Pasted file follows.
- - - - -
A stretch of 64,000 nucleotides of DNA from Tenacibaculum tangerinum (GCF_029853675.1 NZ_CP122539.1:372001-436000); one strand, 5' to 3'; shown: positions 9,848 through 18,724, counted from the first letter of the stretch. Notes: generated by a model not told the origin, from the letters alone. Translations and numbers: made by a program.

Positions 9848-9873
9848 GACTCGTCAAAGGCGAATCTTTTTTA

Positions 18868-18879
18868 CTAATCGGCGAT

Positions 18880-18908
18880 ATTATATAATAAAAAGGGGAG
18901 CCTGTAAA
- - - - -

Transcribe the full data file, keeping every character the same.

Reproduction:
A stretch of 64,000 nucleotides of DNA from Tenacibaculum tangerinum (GCF_029853675.1 NZ_CP122539.1:372001-436000); one strand, 5' to 3'; shown: positions 9,848 through 18,724, counted from the first letter of the stretch. Notes: generated by a model not told the origin, from the letters alone. Translations and numbers: made by a program.

Positions 9848-9873
9848 GACTCGTCAAAGGCGAATCTTTTTTA

Positions 18868-18879
18868 CTAATCGGCGAT

Positions 18880-18908
18880 ATTATATAATAAAAAGGGGAG
18901 CCTGTAAA